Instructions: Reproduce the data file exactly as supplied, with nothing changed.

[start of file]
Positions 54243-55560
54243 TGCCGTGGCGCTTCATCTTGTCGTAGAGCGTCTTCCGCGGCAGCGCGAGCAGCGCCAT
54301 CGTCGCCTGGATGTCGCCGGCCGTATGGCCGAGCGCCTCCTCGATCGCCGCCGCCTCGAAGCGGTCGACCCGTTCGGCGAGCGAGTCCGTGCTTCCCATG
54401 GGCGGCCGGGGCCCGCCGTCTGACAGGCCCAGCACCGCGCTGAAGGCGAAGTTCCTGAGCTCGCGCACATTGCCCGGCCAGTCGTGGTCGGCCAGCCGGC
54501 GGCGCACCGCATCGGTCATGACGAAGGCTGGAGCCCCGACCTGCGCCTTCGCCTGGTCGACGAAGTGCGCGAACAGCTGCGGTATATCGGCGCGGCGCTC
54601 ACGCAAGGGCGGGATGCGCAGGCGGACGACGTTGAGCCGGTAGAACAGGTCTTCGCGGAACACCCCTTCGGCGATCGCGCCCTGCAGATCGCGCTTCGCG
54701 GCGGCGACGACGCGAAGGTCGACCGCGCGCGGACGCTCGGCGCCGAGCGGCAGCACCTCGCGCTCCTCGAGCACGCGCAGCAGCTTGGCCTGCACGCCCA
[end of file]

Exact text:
Positions 54243-55560
54243 TGCCGTGGCGCTTCATCTTGTCGTAGAGCGTCTTCCGCGGCAGCGCGAGCAGCGCCAT
54301 CGTCGCCTGGATGTCGCCGGCCGTATGGCCGAGCGCCTCCTCGATCGCCGCCGCCTCGAAGCGGTCGACCCGTTCGGCGAGCGAGTCCGTGCTTCCCATG
54401 GGCGGCCGGGGCCCGCCGTCTGACAGGCCCAGCACCGCGCTGAAGGCGAAGTTCCTGAGCTCGCGCACATTGCCCGGCCAGTCGTGGTCGGCCAGCCGGC
54501 GGCGCACCGCATCGGTCATGACGAAGGCTGGAGCCCCGACCTGCGCCTTCGCCTGGTCGACGAAGTGCGCGAACAGCTGCGGTATATCGGCGCGGCGCTC
54601 ACGCAAGGGCGGGATGCGCAGGCGGACGACGTTGAGCCGGTAGAACAGGTCTTCGCGGAACACCCCTTCGGCGATCGCGCCCTGCAGATCGCGCTTCGCG
54701 GCGGCGACGACGCGAAGGTCGACCGCGCGCGGACGCTCGGCGCCGAGCGGCAGCACCTCGCGCTCCTCGAGCACGCGCAGCAGCTTGGCCTGCACGCCCA